March 31, 2018

The Truck Parking Problem

Its 9 P.M. and your driving through a bit of light snow. Visibility isn't an issue so you press on toward your destination. You round a slight curve and up a small grade and in the blink of an eye the snow starts to fall harder. The road in front of you is quickly becoming covered while your visibility is reduced to only a few feet in front of your steer tires. The thought of pulling over and calling it a day is looking like a wise decision. If you can find a space to park at the truck stop or rest area you have it made for the night. If not your options are limited to just off the shoulder or an exit ramp if there is available space and a surface that will support your weight.
Safe and secure parking for truckers is a problem that continues to grow. According to the Iowa Department of Transportation, every 15-minute search for parking by truck drivers costs the economy $4.4 billion annually. So the problem is not just a safety or convenience issue but an economic one as well. But almost every week a new story or article emerges reminding us this is a problem that will not go away by itself.  But on a brighter note there has been a slight increase in the number of new truck stops opening across the nation.

New truck stops opened by Love’s and Pilot Flying J:

Capac, Mich. – Love’s 3191 Capac Road, I-69, Exit 176 (104 Spaces)
Elizabethtown, Ky. – Love’s 601 South Ring Road, Western Kentucky Parkway, Exit 133 (63 spaces)
Denton, Texas – Love’s at 6421 N. Interstate 35, Exit 471 (85 spaces)
Suffolk, Va. – PFJ at 2400 Holland Road near Highway 58 (17 spaces)
Falfurrias, Texas – PFJ at 1419 US 281 (54 spaces)
Saint Agathe, Manitoba – PFJ at 354 Voyageur Road off of Highway 75 (34 spaces)

March 02, 2018

The "Joys" Of Winter Driving

Winter is not a fun time to be in the trucking business, especially if you deal with tarps on a regular basis. The freezing temperatures take their toll on your body and your equipment. Tarps often get frozen to the point where folding them almost becomes impossible. But the possibility of diesel fuel gelling or freezing brakes make tarps the least of your concerns.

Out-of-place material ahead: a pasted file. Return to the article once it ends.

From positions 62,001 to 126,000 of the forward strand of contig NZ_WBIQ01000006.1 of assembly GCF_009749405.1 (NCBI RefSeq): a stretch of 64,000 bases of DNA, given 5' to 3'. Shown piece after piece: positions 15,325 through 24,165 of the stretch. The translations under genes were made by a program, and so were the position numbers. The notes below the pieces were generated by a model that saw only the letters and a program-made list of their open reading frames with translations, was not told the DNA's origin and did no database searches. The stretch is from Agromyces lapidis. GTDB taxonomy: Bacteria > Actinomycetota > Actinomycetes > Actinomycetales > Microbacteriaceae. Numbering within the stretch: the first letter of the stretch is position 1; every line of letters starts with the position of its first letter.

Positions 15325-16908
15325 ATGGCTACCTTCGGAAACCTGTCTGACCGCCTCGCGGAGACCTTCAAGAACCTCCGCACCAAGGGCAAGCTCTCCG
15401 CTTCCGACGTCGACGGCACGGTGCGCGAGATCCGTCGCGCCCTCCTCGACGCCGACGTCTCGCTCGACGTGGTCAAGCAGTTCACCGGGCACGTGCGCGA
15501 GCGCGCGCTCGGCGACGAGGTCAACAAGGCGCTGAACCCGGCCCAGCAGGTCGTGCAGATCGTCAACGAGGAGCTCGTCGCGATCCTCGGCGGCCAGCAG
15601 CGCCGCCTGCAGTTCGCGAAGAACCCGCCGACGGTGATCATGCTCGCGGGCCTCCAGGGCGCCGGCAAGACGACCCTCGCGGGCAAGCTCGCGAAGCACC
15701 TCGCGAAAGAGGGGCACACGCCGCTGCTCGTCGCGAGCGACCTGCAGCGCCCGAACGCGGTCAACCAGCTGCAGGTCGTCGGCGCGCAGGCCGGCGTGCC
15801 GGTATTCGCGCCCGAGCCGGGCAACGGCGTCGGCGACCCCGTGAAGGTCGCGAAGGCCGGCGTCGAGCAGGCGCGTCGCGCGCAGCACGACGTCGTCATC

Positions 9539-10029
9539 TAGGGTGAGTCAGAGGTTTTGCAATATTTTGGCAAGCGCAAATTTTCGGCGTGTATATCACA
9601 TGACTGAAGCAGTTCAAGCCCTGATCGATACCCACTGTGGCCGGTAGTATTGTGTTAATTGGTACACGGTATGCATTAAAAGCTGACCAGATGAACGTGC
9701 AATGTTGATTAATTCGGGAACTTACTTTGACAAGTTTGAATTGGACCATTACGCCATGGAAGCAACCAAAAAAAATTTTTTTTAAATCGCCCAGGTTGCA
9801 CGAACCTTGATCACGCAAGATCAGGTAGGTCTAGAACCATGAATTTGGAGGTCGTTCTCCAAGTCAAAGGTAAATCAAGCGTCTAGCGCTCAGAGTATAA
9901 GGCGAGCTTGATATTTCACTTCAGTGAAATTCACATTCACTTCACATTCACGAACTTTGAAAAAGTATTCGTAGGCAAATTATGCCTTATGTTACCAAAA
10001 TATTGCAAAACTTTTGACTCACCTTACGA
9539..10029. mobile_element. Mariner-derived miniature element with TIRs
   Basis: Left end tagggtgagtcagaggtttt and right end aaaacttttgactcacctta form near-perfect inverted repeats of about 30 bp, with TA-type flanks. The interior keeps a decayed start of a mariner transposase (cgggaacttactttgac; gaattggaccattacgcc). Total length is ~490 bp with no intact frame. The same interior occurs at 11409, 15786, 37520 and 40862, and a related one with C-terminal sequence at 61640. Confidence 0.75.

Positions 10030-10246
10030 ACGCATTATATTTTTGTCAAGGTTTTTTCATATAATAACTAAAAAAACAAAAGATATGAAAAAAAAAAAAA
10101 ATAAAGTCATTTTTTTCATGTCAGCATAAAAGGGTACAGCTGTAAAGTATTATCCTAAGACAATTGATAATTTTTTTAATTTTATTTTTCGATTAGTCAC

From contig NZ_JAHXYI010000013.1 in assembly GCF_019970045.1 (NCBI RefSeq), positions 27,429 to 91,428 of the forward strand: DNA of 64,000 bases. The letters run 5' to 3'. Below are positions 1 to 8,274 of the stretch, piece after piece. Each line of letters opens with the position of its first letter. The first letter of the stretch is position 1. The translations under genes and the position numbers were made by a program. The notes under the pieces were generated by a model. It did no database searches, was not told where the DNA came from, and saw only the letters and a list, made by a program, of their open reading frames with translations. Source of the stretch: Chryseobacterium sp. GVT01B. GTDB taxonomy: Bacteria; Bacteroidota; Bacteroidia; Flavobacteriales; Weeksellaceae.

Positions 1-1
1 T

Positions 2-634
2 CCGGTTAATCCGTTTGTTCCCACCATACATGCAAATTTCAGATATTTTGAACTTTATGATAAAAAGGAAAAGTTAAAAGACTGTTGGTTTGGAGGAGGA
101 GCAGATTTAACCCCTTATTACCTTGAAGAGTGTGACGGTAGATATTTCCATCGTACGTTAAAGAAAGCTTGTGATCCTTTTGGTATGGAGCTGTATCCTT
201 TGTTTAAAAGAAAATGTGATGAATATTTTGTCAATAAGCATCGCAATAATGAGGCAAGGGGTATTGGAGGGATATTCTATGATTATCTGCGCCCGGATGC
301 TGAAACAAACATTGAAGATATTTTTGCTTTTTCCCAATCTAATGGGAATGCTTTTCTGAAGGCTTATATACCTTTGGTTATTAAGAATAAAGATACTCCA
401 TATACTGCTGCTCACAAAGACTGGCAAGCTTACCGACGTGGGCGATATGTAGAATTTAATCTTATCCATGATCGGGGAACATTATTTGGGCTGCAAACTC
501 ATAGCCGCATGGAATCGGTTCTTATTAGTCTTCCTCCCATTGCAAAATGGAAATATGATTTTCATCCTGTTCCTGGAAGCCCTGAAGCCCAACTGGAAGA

Most fuel these days are treated with winter additives. But depending on your fueling location and your final destination, it might be wise to add a quality fuel additive to prevent gelling. Other things to consider during winter are; an adequate supply of food, keeping a flashlight with fresh batteries, extra blankets and clothes. Always be prepared for changing weather conditions.

December 24, 2017

Thank You Truck Drivers (The Real Santa's)

Most people never realize the process to bring the goods they need everyday and on holidays like Christmas to market. Truckers sacrifice a lot of time away from home and family. They also face poor weather conditions along with distracted and disrespectful drivers. At times drivers will spend countless hours waiting to be loaded or unloaded for a variety of reasons. So this Christmas I would like to thank my fellow truck drivers for all they do to make the holidays enjoyable.

December 23, 2017

That Christmas Spirit

Like most any other occupation driving has its pluses and minuses. But during the Christmas season I've always enjoyed seeing the decorations from town to town. I've seen some very impressive displays from Toronto to Miami and out west to Fresno, California.
Naturally some towns and cities have more to work with than others. But if used creatively, even a small amount of lights and holiday decor can be very effective. And there's nothing like feeling that “Christmas Spirit” no matter where you are.

September 04, 2017

Oh Canada

To this point my Canadian driving experience has been limited to Quebec and Ontario. The major difference between the two of course is language. French being the primary language in Quebec and English in Ontario. Driving in Canada is much like driving in the U.S. with the major difference being the metric system used to gauge speed and distance.
Entering Canada requires that I provide a customs invoice and bill of lading faxed in advance of my arrival to the broker at the border. Once my paperwork clears customs its just a matter of arriving with a passport or pass card for entry. I have enjoyed every trip to Canada to this point and have found the people to be friendly and easy to work with.